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By Maggie Fox

Twice now this year, federal health officials have warned Americans not to eat any romaine lettuce at all, and asked stores to throw away all their supplies.

It wasn’t because all the romaine lettuce in the country was contaminated. It was because there was no good way to figure out quickly where the contaminated lettuce was coming from. When people started dying from E. coli infections last spring, the Food and Drug Administration and the Centers for Disease Control and Prevention decided the safest bet was just to tell people to stop eating it.

It took weeks to narrow down the spring outbreak to Yuma, Arizona. It took several days to trace this fall’s outbreak to central California. In a best-case scenario, the moment someone got sick, it would have been possible to figure out what they ate and where it came from, so that specific farm or processor or distributor could be shut down.

Instead, it takes days to even detect an outbreak, more days to ask people what they ate recently to try to come up with a food that all the sick people had in common and then sometimes weeks to find out a common source for that food.

“It is very difficult and very time-consuming,” said Dr. Laura Gieraltowski, who leads the CDC’s foodborne outbreak response team. “Grocery stores might not keep the box that has the labels from the distribution center was or where the grower was.” And right now, without that box, many stores don’t have a record of where the food product came from.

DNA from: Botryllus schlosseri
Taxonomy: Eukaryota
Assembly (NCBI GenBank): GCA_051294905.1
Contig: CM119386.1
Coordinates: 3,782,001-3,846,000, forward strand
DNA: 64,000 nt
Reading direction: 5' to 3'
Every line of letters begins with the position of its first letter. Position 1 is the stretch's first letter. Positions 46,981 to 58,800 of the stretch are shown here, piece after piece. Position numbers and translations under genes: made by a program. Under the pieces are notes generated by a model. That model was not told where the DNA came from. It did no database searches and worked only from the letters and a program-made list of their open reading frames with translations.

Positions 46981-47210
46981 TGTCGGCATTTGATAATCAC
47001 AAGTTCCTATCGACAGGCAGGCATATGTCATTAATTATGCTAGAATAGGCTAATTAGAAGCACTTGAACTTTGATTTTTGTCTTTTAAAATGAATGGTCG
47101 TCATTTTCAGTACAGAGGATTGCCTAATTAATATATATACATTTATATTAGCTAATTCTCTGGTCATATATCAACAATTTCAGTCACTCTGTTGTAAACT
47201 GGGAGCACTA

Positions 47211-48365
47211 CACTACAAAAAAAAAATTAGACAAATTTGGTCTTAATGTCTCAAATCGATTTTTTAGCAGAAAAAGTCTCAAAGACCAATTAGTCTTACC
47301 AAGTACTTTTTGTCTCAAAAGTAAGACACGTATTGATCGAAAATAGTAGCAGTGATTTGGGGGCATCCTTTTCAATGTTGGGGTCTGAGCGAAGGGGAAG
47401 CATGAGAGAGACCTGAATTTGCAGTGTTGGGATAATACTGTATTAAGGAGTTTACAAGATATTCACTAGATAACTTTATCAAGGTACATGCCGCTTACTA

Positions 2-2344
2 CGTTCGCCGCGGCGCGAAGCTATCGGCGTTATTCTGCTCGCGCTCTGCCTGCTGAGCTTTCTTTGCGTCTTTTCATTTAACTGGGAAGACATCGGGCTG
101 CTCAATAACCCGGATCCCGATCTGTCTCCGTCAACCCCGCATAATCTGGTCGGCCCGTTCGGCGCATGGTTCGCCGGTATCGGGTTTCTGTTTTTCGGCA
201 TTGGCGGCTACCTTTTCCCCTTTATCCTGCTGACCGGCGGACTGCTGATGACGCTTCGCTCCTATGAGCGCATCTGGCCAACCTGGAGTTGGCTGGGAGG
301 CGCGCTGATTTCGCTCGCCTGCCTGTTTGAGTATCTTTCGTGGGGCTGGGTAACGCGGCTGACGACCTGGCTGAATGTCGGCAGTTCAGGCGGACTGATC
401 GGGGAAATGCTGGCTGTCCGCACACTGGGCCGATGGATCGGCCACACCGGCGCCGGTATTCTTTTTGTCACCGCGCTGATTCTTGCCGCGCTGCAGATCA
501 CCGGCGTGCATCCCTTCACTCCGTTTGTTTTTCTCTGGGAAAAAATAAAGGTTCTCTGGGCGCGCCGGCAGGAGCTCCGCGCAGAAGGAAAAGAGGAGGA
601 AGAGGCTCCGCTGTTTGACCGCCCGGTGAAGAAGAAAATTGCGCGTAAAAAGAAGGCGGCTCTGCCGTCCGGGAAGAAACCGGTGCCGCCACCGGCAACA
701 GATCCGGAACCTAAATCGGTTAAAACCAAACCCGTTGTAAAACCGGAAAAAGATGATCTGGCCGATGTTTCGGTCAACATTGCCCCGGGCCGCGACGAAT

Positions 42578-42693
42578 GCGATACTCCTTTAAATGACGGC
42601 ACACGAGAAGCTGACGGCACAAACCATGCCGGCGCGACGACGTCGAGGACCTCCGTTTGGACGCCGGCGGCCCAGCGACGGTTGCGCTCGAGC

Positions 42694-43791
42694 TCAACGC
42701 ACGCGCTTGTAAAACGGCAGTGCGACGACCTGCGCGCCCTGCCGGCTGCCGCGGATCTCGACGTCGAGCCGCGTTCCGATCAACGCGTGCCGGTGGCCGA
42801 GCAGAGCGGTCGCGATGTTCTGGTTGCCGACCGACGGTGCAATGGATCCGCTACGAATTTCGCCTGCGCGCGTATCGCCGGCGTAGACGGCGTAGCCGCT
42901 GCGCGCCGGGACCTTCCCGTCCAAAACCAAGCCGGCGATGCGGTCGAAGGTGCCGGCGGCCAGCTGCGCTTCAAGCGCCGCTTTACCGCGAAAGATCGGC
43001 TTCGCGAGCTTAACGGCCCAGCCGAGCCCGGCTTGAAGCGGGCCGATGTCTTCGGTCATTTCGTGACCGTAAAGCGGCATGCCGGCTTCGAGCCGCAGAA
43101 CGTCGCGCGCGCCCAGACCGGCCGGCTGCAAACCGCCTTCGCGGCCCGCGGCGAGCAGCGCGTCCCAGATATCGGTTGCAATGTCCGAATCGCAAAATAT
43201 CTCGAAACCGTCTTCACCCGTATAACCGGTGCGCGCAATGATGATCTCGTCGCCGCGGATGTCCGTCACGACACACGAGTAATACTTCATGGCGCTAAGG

“We are in a challenging position in that we have not been able to fully isolate it to one specific grower or region to issue a mandatory recall,” FDA commissioner Dr. Scott Gottlieb told NBC News last week.

It’s a frustrating and inefficient process, and now the FDA is looking to a mega-retailer to help solve the problem: Walmart.

The FDA has hired Walmart’s vice president of food safety, Frank Yiannas, as deputy commissioner for foods and veterinary medicine. Gottlieb hopes Yiannas can help persuade the U.S. food industry to adopt a computerized system that keeps track of each head of lettuce, or box of mangoes, or package of chicken parts, along each step of the way from farm to store or restaurant.

“One of his specific areas of expertise is the development of blockchain technology for track and trace,” Gottlieb said.

Blockchain is a shorthand term for a way of keeping accurate records of transactions that is timestamped and difficult to alter. Used in food distribution, it would be a secure way to track food as it is harvested, processed, packaged, distributed and sold.

Gottlieb sees blockchain as a useful tool to help tame the free-for-all system that gets many types of food to the U.S. table now.

“We’d like to link the outbreak back to a specific grower, a specific farm, a specific distributor,” Gottlieb said.

“We hope to be able to roll out some of those same technologies in the coming years…so that when we go out with a warning, it’s not a blanket warning not to eat romaine lettuce.”

Walmart itself is still trying to roll out the technology, said company spokeswoman Molly Blakeman. The first step is getting all its food suppliers to buy into IBM’s computer technology.

“All fresh leafy greens suppliers are expected to be able to trace their products back to farm(s) (by production lot) in seconds — not days. To do this, suppliers will be required to capture digital, end-to-end traceability event information using the IBM Food Trust network,” Walmart said in a letter to suppliers last September.